HCM City airport still set to take flight

Monday, Aug 26, 2013 07:00

Long Thanh Airport

by Compiled by Le Hung Vong

The Ministry of Transport swears by Long Thanh Airport, saying it is the optimal facility to replace Tan Son Nhat Airport in HCM City when the latter reaches full capacity by 2020.

Deputy Minister of Transport Pham Quy Tieu dismissed a suggestion by two aviation experts to scrap Long Thanh and instead expand Tan Son Nhat (to the north), saying the expansion is "infeasible."

Le Trong Sanh, ex-head of international flight management at Tan Son Nhat, and Mai Trong Tuan, a former Viet Nam Airlines pilot, said an expanded Tan Son Nhat can handle the increasing number of international passengers.

"It is impossible because Tan Son Nhat is located in a densely populated area surrounded by the main streets of HCM City," deputy minister Tieu said in a report also sent to the Cabinet.

"The expansion plan will affect the environment in downtown areas by causing noise and emission levels to exceed acceptable levels."

According to Japan Airport Consultants Inc. (JAC), Tan Son Nhat Airport will reach its peak capacity of 20-25 million passengers between 2018 and 2020 and be overloaded after that.

The cost of expanding Tan Son Nhat was estimated at $9.15 billion besides $16.1 billion for site clearance and relocating some 140,000 people living in the districts of Phu Nhuan, Tan Binh, and Go Vap.

The plan to build Long Thanh International Airport was mooted in 2005, and construction is expected to be completed within the next decade.

The 5,000ha airport, 43km from Tan Son Nhat, will ultimately have a capacity of 100 million passengers and five million tonnes of cargo a year, and can handle Airbus A380 and other similar sized aircraft.

JAC, the consultant to the project, has estimated Long Thanh Airport to cost US$7.8 billion, including $730 million for acquiring land and relocating thousands of households in the area.

Foreign investors keen on expressway to Phan Thiet

At least 15 foreign investors will attend a preliminary screening meeting to build the Dau Giay-Phan Thiet expressway on September 19.

According to the Ministry of Transport's public-private partnership (PPP) department, around 100 foreign investors have shown keen interest in building the highway following a series of road shows launched in Asian nations at the end of July, and 15 of them have already evinced interest in attending the preliminary meeting.

One international investor will be chosen along with local firm Bitexco Group, who has been chosen as the primary builder.

Bidding to select the second investor will be held between the fourth quarters of 2013 and 2014.

The Dau Giay-Phan Thiet expressway will be the first highway in Viet Nam to be funded by private and State funds under the PPP mode, with the Government's expenditure estimated at $257 million.

According to Deputy Minister of Transport Nguyen Ngoc Dong, it will serve as a trial for other infrastructure projects to be carried out under the PPP model in future.

Bitexco Group will bring in up to 60 per cent of the total cost of around $750 million, and the other investor the rest.

The 98km expressway will connect the under-construction HCM City-Long Thanh-Dau Giay expressway with National Highway No 1A in Binh Thuan Province.

It will help reduce the travelling time between HCM City and the south-central region, and also ease the congestion on National Highway No 1A.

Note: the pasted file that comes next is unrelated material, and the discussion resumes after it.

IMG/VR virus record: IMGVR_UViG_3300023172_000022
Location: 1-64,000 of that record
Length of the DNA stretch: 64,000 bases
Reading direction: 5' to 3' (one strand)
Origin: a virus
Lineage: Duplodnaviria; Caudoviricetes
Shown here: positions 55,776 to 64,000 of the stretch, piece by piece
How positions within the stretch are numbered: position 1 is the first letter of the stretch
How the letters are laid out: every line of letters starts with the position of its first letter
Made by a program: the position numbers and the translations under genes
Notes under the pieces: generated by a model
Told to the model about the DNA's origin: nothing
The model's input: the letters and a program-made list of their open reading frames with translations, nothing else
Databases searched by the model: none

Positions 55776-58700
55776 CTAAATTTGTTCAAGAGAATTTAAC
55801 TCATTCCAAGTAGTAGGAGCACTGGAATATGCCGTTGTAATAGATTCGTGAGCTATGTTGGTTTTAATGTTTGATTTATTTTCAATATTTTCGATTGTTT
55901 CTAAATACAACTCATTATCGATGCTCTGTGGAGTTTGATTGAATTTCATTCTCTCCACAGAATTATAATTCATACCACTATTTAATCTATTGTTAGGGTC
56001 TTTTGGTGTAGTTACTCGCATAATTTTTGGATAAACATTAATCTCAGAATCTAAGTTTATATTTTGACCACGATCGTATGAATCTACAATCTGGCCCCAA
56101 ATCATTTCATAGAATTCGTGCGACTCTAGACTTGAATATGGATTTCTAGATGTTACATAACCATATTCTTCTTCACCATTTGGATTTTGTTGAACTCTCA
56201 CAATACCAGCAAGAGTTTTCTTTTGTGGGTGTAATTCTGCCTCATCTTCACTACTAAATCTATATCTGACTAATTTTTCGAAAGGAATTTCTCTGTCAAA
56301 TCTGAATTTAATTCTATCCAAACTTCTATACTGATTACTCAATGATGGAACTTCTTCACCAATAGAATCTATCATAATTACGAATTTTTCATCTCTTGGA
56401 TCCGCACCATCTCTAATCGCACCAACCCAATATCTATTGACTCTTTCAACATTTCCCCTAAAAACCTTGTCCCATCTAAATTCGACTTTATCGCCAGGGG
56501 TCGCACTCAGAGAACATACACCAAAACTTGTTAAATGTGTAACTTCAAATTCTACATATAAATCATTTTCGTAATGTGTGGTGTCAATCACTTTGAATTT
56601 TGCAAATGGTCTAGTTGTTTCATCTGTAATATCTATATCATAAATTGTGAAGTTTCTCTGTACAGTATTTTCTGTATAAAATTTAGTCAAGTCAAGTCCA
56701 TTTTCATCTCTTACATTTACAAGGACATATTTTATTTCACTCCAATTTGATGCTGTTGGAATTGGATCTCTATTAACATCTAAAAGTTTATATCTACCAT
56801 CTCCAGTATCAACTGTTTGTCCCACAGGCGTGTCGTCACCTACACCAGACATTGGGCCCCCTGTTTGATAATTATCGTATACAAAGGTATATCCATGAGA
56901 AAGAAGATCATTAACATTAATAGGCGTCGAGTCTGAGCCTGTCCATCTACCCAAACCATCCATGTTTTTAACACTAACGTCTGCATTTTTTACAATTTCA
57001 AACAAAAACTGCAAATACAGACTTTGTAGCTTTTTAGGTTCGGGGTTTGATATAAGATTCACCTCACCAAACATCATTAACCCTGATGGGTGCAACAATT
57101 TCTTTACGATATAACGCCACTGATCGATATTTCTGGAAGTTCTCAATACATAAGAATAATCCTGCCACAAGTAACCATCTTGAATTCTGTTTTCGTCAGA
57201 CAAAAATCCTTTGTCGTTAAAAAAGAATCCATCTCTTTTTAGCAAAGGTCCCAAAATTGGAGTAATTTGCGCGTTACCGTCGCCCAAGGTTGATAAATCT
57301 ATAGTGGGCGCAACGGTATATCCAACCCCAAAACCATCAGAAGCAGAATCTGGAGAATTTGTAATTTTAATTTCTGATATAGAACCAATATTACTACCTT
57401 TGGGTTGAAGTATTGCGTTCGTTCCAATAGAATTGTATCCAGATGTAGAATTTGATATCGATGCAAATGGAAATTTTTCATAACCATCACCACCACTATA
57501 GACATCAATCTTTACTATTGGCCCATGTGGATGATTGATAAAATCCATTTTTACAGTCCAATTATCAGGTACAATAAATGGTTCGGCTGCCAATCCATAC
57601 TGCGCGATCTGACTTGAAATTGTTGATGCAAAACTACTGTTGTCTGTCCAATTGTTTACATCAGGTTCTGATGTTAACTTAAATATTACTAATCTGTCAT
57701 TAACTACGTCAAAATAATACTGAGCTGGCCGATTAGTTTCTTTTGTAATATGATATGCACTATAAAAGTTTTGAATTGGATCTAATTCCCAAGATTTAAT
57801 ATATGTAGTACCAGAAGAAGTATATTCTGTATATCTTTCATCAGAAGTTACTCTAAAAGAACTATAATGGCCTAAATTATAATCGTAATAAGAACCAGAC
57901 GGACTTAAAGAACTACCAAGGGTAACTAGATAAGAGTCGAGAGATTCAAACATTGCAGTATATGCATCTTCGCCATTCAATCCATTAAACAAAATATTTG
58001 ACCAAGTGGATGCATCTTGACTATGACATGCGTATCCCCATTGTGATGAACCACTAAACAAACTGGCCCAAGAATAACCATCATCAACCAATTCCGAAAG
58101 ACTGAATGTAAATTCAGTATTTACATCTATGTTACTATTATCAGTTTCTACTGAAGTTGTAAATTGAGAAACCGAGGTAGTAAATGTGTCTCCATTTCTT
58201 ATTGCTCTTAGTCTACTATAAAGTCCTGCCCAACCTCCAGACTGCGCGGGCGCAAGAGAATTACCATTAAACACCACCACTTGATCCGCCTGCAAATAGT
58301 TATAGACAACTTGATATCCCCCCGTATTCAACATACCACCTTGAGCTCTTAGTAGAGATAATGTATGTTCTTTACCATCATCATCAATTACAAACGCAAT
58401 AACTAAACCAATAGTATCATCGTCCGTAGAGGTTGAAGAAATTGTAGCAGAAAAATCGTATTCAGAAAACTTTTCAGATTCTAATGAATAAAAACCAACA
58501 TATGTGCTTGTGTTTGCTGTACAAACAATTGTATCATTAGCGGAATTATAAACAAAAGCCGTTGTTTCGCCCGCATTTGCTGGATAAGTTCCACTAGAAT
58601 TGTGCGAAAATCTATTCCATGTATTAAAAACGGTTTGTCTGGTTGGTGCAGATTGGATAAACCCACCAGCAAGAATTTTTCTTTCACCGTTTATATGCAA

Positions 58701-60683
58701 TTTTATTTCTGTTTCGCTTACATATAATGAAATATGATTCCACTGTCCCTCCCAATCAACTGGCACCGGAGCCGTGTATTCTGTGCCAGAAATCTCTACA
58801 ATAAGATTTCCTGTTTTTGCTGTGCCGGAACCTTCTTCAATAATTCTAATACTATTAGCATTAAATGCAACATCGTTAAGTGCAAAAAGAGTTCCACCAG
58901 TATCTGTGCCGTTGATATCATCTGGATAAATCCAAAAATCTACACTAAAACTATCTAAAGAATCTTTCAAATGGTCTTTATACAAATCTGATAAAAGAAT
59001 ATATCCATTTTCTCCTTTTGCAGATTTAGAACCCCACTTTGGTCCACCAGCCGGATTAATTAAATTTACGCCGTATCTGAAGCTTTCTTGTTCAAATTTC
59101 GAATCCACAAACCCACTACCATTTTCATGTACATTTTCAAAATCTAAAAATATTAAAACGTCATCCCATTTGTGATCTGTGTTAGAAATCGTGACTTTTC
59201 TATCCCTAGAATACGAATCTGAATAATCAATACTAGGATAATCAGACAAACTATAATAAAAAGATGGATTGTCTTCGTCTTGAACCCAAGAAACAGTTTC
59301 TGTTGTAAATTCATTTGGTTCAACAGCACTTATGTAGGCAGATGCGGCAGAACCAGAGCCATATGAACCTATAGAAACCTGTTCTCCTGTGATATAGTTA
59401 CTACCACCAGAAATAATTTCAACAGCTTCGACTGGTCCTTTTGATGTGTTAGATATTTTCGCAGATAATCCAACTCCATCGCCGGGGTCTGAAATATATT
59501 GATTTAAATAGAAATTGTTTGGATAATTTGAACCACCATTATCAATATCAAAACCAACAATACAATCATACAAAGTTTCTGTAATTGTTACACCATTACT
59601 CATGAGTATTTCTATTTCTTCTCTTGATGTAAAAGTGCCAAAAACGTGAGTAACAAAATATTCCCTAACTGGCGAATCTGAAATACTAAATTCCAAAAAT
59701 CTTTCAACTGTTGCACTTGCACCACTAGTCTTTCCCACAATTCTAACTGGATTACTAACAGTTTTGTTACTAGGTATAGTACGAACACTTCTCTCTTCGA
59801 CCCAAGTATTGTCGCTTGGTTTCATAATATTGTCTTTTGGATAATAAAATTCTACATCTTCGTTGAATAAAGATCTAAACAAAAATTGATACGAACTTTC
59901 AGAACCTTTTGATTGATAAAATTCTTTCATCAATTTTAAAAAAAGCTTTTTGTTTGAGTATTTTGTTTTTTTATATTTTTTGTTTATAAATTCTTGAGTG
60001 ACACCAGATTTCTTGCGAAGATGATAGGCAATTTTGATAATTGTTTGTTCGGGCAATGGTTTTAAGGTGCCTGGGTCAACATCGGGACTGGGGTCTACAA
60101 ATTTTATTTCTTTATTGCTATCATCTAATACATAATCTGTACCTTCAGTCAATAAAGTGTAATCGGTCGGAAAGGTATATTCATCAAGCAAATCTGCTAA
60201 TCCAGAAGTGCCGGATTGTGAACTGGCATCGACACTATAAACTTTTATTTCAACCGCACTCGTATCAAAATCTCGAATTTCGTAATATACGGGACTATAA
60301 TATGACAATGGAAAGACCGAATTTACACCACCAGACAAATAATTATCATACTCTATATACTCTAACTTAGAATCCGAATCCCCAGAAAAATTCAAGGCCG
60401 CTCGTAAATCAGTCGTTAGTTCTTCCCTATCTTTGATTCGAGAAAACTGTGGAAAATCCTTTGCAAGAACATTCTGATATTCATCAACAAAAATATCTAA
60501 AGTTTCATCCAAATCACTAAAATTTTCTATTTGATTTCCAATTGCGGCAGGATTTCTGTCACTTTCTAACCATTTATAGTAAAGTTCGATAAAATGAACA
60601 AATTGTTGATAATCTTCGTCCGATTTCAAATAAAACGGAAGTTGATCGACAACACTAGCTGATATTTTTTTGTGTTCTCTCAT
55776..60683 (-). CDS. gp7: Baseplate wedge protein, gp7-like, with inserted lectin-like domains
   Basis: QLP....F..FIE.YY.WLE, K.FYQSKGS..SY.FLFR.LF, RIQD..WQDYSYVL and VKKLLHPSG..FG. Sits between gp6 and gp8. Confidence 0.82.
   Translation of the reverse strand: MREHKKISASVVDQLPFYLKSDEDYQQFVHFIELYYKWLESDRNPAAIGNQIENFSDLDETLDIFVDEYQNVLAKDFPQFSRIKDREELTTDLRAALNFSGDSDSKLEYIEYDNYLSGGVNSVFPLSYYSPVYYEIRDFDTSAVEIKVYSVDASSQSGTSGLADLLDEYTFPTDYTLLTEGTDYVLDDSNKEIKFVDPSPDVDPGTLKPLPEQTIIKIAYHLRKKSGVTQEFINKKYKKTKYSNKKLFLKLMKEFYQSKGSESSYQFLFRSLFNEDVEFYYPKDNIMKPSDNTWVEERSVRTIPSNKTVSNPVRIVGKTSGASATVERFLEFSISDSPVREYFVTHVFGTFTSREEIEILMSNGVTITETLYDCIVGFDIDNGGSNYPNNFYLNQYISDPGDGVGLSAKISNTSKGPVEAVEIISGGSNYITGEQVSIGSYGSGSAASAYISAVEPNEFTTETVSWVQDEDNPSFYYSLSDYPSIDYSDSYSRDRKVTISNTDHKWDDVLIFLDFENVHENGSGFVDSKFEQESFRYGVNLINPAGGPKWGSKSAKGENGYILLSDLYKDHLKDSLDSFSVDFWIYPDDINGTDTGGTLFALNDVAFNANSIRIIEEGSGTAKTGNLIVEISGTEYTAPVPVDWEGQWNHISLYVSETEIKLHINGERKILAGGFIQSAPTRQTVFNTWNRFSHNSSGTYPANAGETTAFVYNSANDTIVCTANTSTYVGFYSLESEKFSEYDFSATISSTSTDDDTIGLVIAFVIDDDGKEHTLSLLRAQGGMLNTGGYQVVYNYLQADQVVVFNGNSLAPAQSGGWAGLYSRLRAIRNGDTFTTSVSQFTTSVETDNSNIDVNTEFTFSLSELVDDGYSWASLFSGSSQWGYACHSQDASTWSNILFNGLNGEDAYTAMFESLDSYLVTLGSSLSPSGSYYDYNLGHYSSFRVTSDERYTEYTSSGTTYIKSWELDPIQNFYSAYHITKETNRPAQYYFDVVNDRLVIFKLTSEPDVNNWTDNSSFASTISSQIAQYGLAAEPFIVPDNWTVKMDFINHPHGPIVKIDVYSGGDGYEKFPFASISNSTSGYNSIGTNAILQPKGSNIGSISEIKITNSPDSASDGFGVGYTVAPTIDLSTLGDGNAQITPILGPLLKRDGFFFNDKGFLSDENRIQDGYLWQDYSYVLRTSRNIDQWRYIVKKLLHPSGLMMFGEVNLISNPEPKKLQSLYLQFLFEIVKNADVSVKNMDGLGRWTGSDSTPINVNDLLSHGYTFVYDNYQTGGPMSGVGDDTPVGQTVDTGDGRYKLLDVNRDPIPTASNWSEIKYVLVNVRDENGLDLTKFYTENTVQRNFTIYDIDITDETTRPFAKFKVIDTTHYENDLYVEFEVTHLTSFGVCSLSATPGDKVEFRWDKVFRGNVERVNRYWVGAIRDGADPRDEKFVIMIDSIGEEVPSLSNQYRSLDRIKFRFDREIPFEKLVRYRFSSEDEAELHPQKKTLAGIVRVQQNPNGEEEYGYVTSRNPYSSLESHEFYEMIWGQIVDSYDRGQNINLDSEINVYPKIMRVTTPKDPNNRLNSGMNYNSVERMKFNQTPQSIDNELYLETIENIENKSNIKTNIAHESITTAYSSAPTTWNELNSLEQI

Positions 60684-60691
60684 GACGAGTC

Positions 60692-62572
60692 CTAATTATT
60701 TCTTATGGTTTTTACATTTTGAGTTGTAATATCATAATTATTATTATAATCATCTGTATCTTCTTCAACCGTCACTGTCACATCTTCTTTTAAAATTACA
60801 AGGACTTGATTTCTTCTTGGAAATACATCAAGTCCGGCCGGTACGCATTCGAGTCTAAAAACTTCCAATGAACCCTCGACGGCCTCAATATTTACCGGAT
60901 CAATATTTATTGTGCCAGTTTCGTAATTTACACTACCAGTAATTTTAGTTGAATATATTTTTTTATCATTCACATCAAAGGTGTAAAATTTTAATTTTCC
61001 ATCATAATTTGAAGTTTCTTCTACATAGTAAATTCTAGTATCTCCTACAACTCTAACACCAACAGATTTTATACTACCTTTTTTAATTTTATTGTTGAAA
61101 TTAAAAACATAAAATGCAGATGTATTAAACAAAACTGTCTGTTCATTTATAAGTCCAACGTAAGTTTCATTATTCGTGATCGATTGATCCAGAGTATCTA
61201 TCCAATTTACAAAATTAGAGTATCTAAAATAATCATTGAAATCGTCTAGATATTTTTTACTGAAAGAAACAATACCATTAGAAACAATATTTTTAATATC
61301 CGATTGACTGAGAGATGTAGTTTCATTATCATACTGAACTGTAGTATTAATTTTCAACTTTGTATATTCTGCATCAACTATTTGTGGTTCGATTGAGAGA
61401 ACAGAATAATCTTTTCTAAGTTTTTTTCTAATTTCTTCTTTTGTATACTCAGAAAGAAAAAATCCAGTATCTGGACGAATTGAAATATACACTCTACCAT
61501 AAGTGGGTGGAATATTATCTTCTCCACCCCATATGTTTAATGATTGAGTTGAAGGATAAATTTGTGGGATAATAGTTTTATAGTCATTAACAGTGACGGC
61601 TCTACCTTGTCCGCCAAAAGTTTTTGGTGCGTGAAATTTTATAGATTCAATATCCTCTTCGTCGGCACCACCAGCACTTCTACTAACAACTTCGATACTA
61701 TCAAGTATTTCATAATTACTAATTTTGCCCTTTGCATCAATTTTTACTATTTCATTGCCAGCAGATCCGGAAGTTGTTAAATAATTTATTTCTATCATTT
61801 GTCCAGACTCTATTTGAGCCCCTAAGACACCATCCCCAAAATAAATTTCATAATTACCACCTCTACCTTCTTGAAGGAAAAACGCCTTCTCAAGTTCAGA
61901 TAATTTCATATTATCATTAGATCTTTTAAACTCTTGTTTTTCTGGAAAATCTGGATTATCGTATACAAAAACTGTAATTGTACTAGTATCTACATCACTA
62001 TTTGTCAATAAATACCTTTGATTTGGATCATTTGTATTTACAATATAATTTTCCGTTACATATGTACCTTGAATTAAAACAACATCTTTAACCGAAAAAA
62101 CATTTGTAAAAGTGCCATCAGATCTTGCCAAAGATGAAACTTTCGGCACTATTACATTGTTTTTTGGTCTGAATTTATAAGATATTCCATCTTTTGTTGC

Provinces unhappy with tardy foreign projects

Provincial authorities around the country have complained about the slow progress made by some huge foreign direct investment (FDI) projects in recent years.

Quang Ninh is unhappy that the $550 million, 125ha Ha Long Star resort in Bai Chay has come to a standstill after a glitzy ground-breaking ceremony in 2007.

Doan Huy Hau, deputy chairman of the Quang Ninh People's Committee, blamed it on the global economic turmoil and the transfer of the project's ownership.

Another project, this one a golf course, five-star hotel, and resort in Van Don by a joint venture company, licensed in 2007, has failed to get off because of problems with site clearance, he said.

In Hai Phong, some large FDI projects like the one to develop the Hai Phong International Container Port; the Do Son Industrial Park Project; and the Tham Viet Investment Complex Project have faced the same situation.

According to Dan Duc Hiep, deputy chairman of the city People's Committee, the Tham Viet Complex developer has brought in $22.8 million, or 13 per cent of the total capital for the project, which was licensed in 2008.

"The complex has yet to find a tenant," Hiep told VIR newspaper.

City authorities have urged the investor to speed up infrastructure work in the complex to attract companies who are in hi-tech, environmentally safe sectors.

Dong Nai Province authorities have also complained about long-delayed FDI projects.

No funds have been brought in by Sun Steel Co for its $200 million project licensed in 1966.

Nguyen Phuong Lan, deputy head of the Dong Nai Industrial Park Authority, said the investor has not made any effort to go ahead with the project.

"The Dong Nai IP Authority will soon meet with the investor and reconsider the feasibility of the project," he said.

Provincial authorities will also meet with executives of Amata Power Ltd., which was licensed in 1996 to generate and supply electricity to IPs in the province. The company has disbursed only 10 per cent of its registered capital of $110 million.

But many major foreign projects have been operating efficiently in Dong Nai, providing jobs and contributing significantly to public revenue, Lan said. — VNS

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